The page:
Tuesday, April 21, 2015

Monky business

As I said, it was originally forecast to rain during the entire Easter break, so we were actually relieved that it only rained on the Thursday and Saturday. Nothing like low expectations to make everybody happy. The Lake Constance area is pretty much built for outdoorsy activities, or at least that was what we had been looking forward to, so we had to come up with a Plan B. The original plan was to take a ferry trip to the "flower island" of Mainau, but since the weather really wasn't co-operating (and, also, it's really expensive, so you're even more keen to have a nice day for it), I suggested a drive to a different island - the "monastic island" of Reichenau.

There was much debate in the car over whether it was really an island or just a peninsula reached by a narrow isthmus, but you'll be happy to know that we did cross over about a foot of water to get there, so it has been declared officially an island by the Sandiego-Luxembourg household.

Not just any island, it is a World Heritage site thanks to its monastic history. A Benedictine monastery was founded here in 724, and you can visit its three main churches, built between the 9th and 11th centuries. In all honesty, I don't think two of the churches would be drawing visitors from far and wide - they're worth a look if you've already made it on to the island, but they're mostly riding the coattails of St George's. Modest and unassuming from the outside, its interior is decorated with early medieval wall paintings depicting Christ's miracles. In the summer, you can only visit at set times (I think once or twice a day) on a guided tour, as the number of visitors risks damaging the paintings, but luckily enough we were there just before the season started and we got to see the church all by ourselves.

Driving on to the island in dreary weather

Outside St. George's

Panorama of the interior of St. George's

Looking from the altar along the right-hand wall to the back of the church

This is what it looks like without the distortions of the panorama (which I think are kind of cool, for the record)

I think this is the raising of Lazarus - the 3D scroll pattern at the bottom is pretty cool too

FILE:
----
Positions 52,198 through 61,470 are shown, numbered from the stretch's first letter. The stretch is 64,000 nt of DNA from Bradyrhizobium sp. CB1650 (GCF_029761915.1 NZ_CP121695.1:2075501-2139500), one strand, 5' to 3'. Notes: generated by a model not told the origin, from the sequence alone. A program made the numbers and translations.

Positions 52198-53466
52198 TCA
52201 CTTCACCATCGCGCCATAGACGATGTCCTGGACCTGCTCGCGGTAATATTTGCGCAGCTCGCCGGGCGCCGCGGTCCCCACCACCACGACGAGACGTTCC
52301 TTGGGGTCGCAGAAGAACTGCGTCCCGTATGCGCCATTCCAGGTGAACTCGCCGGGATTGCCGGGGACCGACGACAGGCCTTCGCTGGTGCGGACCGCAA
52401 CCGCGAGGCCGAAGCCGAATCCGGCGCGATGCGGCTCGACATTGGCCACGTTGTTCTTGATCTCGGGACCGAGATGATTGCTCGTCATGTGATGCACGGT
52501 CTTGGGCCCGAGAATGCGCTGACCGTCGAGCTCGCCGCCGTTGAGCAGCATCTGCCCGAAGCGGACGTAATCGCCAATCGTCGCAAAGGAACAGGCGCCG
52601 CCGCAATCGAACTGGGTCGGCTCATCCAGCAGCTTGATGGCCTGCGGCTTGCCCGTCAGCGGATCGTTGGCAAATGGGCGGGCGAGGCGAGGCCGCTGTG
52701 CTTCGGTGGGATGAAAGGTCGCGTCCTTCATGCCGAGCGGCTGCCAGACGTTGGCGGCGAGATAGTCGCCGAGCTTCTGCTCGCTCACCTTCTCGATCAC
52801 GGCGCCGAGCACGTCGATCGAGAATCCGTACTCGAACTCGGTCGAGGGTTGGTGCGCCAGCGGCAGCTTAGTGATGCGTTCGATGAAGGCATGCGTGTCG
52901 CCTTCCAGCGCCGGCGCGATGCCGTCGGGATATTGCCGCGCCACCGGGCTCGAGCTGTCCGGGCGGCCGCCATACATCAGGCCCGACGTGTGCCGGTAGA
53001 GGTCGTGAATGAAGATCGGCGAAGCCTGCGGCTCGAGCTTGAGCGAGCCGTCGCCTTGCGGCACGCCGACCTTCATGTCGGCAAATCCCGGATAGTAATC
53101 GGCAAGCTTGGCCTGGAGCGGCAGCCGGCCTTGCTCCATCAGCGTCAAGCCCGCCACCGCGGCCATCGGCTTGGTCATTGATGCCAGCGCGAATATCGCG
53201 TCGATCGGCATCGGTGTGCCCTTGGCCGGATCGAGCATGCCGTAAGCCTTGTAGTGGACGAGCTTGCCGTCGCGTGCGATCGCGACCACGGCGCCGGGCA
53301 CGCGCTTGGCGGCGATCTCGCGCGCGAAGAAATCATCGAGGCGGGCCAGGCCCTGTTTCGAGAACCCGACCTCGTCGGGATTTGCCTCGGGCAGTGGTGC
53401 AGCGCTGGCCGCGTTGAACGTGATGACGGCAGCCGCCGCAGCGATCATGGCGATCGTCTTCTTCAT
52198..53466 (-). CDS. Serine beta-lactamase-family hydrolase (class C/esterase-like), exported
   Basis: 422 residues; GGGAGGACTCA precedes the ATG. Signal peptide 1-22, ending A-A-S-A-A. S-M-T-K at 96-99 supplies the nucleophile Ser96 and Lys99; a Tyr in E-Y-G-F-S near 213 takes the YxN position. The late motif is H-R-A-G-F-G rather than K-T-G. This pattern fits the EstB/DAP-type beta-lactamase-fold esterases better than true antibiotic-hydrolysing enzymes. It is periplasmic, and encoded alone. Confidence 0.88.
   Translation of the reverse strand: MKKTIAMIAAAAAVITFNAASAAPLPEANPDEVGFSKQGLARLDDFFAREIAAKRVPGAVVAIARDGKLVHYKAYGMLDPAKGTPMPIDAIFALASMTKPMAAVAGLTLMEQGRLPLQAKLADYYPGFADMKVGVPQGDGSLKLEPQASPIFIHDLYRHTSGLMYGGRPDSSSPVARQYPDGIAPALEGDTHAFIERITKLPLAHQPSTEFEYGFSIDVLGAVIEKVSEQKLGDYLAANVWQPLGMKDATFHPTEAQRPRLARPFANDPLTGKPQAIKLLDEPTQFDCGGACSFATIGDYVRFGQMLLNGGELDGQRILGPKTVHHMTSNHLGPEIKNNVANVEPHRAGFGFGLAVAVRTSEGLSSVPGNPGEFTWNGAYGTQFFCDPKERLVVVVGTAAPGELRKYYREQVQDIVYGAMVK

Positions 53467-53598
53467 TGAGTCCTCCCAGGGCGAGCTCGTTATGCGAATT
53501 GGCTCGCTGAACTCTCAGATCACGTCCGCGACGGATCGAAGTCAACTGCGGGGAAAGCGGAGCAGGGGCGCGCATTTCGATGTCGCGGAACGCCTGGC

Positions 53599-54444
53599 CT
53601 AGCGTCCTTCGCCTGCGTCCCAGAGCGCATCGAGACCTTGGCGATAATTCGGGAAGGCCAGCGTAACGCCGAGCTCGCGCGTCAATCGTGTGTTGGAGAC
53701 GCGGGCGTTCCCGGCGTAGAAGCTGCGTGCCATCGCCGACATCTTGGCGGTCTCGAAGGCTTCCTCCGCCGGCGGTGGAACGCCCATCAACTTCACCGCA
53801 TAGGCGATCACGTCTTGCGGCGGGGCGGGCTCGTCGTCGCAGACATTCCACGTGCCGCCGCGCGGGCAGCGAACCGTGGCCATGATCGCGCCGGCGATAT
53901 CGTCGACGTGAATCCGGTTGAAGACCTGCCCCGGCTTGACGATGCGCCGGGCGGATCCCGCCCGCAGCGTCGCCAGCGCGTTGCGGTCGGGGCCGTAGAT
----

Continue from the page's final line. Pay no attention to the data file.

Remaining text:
Mummy Lazarus

This illustrates a misogynistic saying that women talk so much nonsense it wouldn't fit on an ox hide. When Jules read this, he informed me that the saying still exists in German, although they've dropped the reference to chatty women, so he didn't know where it came from
The wall paintings are not the brightest and most vibrant you'll ever see, of course, but their history and completeness is pretty awesome. It's a cool feeling to stand in the middle of this tiny church and have them surrounding you - much nicer than they look in the photos.

One good thing about Reichenau is that each church had its accompanying little visitors' centre, which explain what you will see inside the church as well as the history of the monastery and its activities. Two of these were free, while the main one charged a small fee. I was mostly interested in the main museum because it claimed to display medieval manuscripts from the monastery, but be warned, they turned out to be just facsimiles. Still, there was a lot of interesting information across the three sites, especially laying out the monastery's connections with the rest of Christiandom, including its role as a major artistic centre, sending those manuscripts all over Europe.

Tomb in the church of St Mary and Mark

Facsimile of one of the monastery's manuscripts, showing a remarkably passive piece of dragon-slaying

If you end up in the area on a rainy day, there are definitely worse things you could do with your time than a trip to Reichenau, although how much you get out of it will largely depend on how much you want to read about medieval times!


  1. Replies
    1. Thanks! I feel like I'm finally getting the hang of them :)

  2. Is Jules interested in Medieval stuff too?

    1. He likes castles, especially with drawbridges!


Feed the Comment Monster! Rawrrrr